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Olin Library and the Andrus Center on the campus of Wesleyan University, an American liberal arts college

A liberal arts college is one with a primary emphasis on undergraduate study in the liberal arts.

A "liberal arts" institution can be defined as a "college or university curriculum aimed at imparting general knowledge and developing general intellectual capacities, in contrast to a professional, vocational, or technical curriculum."[1] Although what is known today as the liberal arts college began in Europe[2], the term is commonly associated with the United States. Prominent examples in the US include the so-called Little Three and Little Ivy colleges in New England and the surviving, predominantly female Seven Sisters colleges along the northeastern seaboard, but similar institutions are found all over the country.

Liberal arts colleges are found in countries all over the world as well. Examples of such colleges are Bishop's University in Canada, European College of Liberal Arts in Germany and Roosevelt Academy, University College Utrecht and Amsterdam University College in the Netherlands. The “liberal arts college experience”, however, is typically American. Indeed, it is a key feature of a college career in the United States.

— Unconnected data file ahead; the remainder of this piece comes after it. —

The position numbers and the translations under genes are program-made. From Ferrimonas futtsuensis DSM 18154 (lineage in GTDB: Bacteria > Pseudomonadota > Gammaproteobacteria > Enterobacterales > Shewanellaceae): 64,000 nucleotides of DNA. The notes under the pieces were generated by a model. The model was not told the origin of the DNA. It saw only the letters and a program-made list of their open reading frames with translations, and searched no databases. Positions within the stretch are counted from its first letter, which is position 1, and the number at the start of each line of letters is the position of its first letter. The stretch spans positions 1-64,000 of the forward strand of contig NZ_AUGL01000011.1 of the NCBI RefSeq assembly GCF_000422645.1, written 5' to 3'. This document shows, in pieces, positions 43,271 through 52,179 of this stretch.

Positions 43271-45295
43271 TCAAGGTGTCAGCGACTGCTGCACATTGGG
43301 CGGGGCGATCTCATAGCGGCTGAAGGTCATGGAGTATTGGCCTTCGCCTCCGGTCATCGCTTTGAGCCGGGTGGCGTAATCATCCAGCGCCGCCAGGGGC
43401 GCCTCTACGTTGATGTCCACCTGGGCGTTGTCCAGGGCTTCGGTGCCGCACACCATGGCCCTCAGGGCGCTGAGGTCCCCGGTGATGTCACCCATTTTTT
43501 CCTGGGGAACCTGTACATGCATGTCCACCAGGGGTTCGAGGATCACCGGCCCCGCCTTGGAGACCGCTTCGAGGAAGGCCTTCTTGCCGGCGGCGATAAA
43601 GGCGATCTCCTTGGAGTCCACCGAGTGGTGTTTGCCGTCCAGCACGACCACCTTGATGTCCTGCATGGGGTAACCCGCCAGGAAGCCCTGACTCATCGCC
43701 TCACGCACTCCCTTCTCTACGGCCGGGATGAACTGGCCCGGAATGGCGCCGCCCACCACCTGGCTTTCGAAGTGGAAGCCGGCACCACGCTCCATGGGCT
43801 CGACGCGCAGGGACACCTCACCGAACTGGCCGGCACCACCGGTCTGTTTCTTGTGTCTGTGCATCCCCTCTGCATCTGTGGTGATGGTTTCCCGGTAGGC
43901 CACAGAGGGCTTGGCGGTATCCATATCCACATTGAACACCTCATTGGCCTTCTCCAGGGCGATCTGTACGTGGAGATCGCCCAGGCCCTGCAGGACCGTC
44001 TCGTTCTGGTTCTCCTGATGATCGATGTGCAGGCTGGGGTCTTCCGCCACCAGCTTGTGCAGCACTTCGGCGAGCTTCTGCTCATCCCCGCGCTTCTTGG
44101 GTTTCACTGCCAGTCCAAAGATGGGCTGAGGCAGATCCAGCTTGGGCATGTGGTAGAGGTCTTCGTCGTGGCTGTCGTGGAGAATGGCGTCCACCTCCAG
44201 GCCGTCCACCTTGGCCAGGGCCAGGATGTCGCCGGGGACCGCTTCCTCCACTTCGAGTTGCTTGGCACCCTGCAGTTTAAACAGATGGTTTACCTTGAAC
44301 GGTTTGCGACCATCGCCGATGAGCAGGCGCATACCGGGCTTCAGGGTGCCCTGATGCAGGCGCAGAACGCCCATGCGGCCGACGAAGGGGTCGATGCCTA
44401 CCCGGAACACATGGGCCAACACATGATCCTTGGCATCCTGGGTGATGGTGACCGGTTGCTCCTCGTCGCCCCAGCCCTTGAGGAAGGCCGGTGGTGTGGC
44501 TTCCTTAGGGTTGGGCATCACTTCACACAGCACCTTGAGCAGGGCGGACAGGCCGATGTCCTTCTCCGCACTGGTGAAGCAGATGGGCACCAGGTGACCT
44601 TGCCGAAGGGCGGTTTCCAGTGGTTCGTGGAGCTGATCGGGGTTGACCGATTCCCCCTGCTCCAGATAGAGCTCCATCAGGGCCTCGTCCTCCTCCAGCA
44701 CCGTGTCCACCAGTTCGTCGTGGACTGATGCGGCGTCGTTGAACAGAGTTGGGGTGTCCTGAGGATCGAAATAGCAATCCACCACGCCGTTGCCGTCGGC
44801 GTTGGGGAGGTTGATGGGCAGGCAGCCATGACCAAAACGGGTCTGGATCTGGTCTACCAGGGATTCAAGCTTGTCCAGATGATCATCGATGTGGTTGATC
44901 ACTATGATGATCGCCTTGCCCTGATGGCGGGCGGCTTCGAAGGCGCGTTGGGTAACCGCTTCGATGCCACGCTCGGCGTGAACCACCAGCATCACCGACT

The “liberal arts college experience” in the US is characterized by three main aspects that demarcates it from undergraduate experience in other countries:
(1) smaller size than universities, which usually means more individual attention is given to each student;
(2) residential, which means students live and learn away from home, often for the first time, and learn to live well with others additionally, the residential experience of living on campus brings a wide variety of cultural, political, and intellectual events to students who might not otherwise seek them out in a non-residential setting; and
(3) a typically two-year exploration of the liberal arts or general knowledge before declaring a major.

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